Chest physiotherapy techniques
Chest physiotherapy can provide effective airway clearance through a variety of techniques performed by a trained physiotherapist or even by a caregiver in the comfort of home.
Chest physiotherapy: Percussion and postural drainage
With percussion and postural drainage, a physiotherapist uses gravity to drain mucus from the lungs. They will adjust your body into one of many different positions that faces your lungs downward, before clapping and/or vibrating your chest. This could look like three to five minutes of clapping (with a cupped hand), followed by 15 seconds of vibrating (with a flat hand). This impact moves the mucus further up the airways. Once complete, you will be directed to cough powerfully enough to finish clearing the mucus from your lungs.
Important to note: To avoid injury or upset, the person clapping should never touch the spine, breastbone, stomach, lower ribs or back.
Percussion and postural drained should be done on an empty stomach, either before a meal or two and half hours after one.
Chest physiotherapy: Autogenic drainage (AD)
Autogenic drainage (AD) is an airway clearance technique that uses controlled breathing with escalating lung volumes to loosen and transport mucus up and out of the lungs.
This happens in three stages, working on build-up from the outside of the airways toward the middle and then to the central airways where it can be cleared. Stage one involves low volume breaths. Stage two is medium or tidal breaths. Stage three is large volume breaths that allow you to cough or hawk up the mucus. A chest physiotherapist can guide you through each stage, advising you on what you should be feeling and/or hearing and when you should start coughing.
Chest physiotherapy: Active cycle of breathing technique (ACBT)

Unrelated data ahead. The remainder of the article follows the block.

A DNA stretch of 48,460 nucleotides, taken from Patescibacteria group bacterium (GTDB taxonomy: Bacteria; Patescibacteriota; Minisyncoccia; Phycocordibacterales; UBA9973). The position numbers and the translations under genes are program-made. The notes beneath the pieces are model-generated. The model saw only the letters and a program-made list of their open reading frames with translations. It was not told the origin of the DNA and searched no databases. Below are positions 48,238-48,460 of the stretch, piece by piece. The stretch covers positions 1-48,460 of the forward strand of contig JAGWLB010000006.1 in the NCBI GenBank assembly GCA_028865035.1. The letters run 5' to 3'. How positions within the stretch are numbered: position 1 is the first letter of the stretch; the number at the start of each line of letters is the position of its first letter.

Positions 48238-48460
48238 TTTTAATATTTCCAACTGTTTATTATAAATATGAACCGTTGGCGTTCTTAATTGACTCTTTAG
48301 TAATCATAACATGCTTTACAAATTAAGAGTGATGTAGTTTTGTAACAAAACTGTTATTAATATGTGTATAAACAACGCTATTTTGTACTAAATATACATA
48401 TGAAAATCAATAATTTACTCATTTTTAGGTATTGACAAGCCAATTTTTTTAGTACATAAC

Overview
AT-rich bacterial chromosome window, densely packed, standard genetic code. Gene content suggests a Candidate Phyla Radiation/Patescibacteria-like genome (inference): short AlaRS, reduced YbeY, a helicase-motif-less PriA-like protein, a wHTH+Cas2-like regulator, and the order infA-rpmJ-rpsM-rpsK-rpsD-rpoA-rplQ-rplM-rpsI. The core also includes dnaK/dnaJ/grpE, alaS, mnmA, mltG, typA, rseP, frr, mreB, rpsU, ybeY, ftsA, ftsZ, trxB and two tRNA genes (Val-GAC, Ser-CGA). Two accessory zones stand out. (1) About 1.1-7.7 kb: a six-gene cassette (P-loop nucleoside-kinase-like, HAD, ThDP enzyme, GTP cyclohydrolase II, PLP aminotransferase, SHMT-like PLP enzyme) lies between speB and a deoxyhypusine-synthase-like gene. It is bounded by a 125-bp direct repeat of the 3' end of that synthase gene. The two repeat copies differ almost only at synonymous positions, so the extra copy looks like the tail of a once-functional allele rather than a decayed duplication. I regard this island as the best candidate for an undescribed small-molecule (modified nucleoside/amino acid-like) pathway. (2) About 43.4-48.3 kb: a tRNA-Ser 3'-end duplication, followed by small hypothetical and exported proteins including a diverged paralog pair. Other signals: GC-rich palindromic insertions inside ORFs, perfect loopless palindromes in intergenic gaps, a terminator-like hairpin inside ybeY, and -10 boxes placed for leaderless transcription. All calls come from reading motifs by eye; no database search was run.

Your physiotherapist can teach you proper active breathing techniques (ACBT) to help clear mucus from your lungs. They may start with breathing control (in and out through your mouth, if possible), following by deep breathing (sometimes holding the breath for two to three seconds before letting it go) and then huffing.
Huffing is a forceful exhalation through your throat, like you’re trying to fog up a mirror. Your stomach muscles pull in and your mouth should make a “haw” sound.
Chest physiotherapy: Positive expiratory pressure devices (PEP)
Positive expiratory pressure devices (PEP) like a mask or handheld mouthpiece assist with breathing techniques that can clear your lungs.
The PEP device allows you to breathe in freely but provides resistance when you breathe out. To push past this resistance, you need to exhale harder, about four times as long as your in-breath. This gets your mucus moving and keeps your airways open while doing so.
Chest physiotherapy: Oscillating PEP
Like in regular PEP, this device allows an easy breath in and resistance on the breath out. However, a PEP device also creates vibrations (or oscillations) on the out-breath to move mucus from the peripheral and middle airways up to the central airways. After several out-breaths, you will be instructed to cough or huff to fully clear the mucus from the lungs.
Both of these sessions with PEP devises (oscillating and non-oscillating) take about 20 minutes or 20 breaths, depending on the severity of the build-up.